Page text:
Doctor: "Quit smoking."

Speaking from experience, though (and my theory is that this is where the doctor was coming from), I can tell you that once you quit smoking a lot of other things will begin to fall into place. It will become easier and MUCH more pleasureable to exercise, eating food that is healthy for you will taste much better because you'll get about 50% of your tasting ability on top of what you already have, and life in general, once you get the chemicals out of your system, will begin looking a whole lot brighter.

Quitting is the hardest part of anything you will have to do, though. Try to quit, then try again, then try again. Try every gum, patch, snack, friend, method you can until you're quit. Keep quitting until you just don't smoke anymore. Don't even TRY social smoking -- that way lies ruin.

Most of all, good luck. You're doing this for the right reasons.
posted by jennyjenny at 5:36 PM on February 14, 2005


I experienced the symptoms of congestive heart failure when I responded poorly to a drug for high blood pressure. My ankles swelled and and I was starved for oxygen. It was very disturbing. Quitting smoking was very easy after that vision of the possible future.
posted by JohnR at 6:06 PM on February 14, 2005


IAAD.

Quit smoking first, if you smoke (it seems like you maybe do?). Do whatever you need to do to stop, including nicotine gum, Zyban, lollipops, whatever. Think of it as a gift to the people who love you, if it helps you to stop.

Go see a doctor - preferably a cardiologist; let her know straight-away the full scoop about your brother's precocious CHF. 40 is very early to have CHF for the 'usual' reasons; the more data said doctor has about your brother's problems, the easier it'll be to discover whether you share those problems.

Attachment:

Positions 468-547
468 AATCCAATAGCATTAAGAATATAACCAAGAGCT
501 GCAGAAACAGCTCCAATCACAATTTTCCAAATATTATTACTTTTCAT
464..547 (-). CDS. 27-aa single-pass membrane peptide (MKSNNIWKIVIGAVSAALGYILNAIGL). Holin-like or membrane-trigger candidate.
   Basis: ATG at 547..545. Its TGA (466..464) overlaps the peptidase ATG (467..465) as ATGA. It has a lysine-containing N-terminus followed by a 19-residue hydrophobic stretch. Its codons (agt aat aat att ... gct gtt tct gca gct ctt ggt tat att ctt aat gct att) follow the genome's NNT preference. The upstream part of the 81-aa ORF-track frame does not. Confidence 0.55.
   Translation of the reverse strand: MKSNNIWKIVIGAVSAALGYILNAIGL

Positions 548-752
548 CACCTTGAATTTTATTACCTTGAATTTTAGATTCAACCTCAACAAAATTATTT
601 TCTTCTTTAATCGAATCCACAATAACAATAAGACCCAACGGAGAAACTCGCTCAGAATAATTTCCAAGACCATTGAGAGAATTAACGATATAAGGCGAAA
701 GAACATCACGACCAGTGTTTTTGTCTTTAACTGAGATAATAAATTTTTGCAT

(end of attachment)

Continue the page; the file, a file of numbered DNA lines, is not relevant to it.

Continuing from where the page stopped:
Homocysteine (not homocystine) levels are useful as noted by another poster, but honestly, let a cardiologist figure out what to test for - that's why they get the big bucks, right?

If I had the magic secret of diet and exercise, not only would I be rich, I'd be skinny and fit (I consider myself neither, sadly.) What has been helpful to me is to discover things that meet two criteria: 1) They are healthy. 2) I'd make time/room for them even if they weren't.

For me, fresh fruits and vegetables, and bicycling, definitely meet both criteria. Things that don't, don't work - I keep teaching myself that lesson.
posted by ikkyu2 at 6:55 PM on February 14, 2005


Jesus H Cardiogram.

I'd like to mark an answer as 'best,' but they're all helpful. If nothing else, you've all given me some perspective that I most definitely needed.

I know that "go see a doctor" is good advice. It is, of course, the obvious answer. But here's the deal: I've been a vegetarian for 12 years, I don't smoke (but I luvvvv beer), I'm not overweight. I'm not an athelete, but I walk several times a week and occasionally ride my bike around town.

I've been on meds for a rapid heartbeat for 13 years, and on hypertension meds for 1 year. C'est la vie.

Maybe I'm worrying over nothing. Thanks to you all, I feel like I'm maybe doing things okay after all.

Thanks for all the tips. Consider yourselves all "best" answers.
posted by mudpuppie at 7:56 PM on February 14, 2005


(oops, turns out you can mark multiple 'bests'. sorry.)
posted by mudpuppie at 7:59 PM on February 14, 2005


Discounting the health-fad-of-the-month,

Ummmm.... Well, South Beach and a daily lunchtime walk have helped me lose 30 lbs., 4" off my waist, and 10 points off both numbers of my blood pressure... all since Jan. 1. But since you don't want a fad diet, nevermind.

Seriously, just go to the bookstore and read the South Beach book (especially the chapters called "Is it Diabetes Yet?" and "Back to Cardiology") and see if what he's talking about applies to you. If so, you may be interested in reading the rest of the book.
posted by Doohickie at 8:05 PM on February 14, 2005


Oh... and I'm 42. I wish I would have started taking care of myself at 30 or 35, so you have the right idea. If you want to talk to me more about how I rolled out South Beach, email me.
posted by Doohickie at 8:12 PM on February 14, 2005


supplementwatch
mentions CoQ10 helping CHF, as do 100's of other sites (most sell it too)
No first hand info, but I hear lots of reco's for it., even some doctors on TV.
Not cheap, check the web for discounts.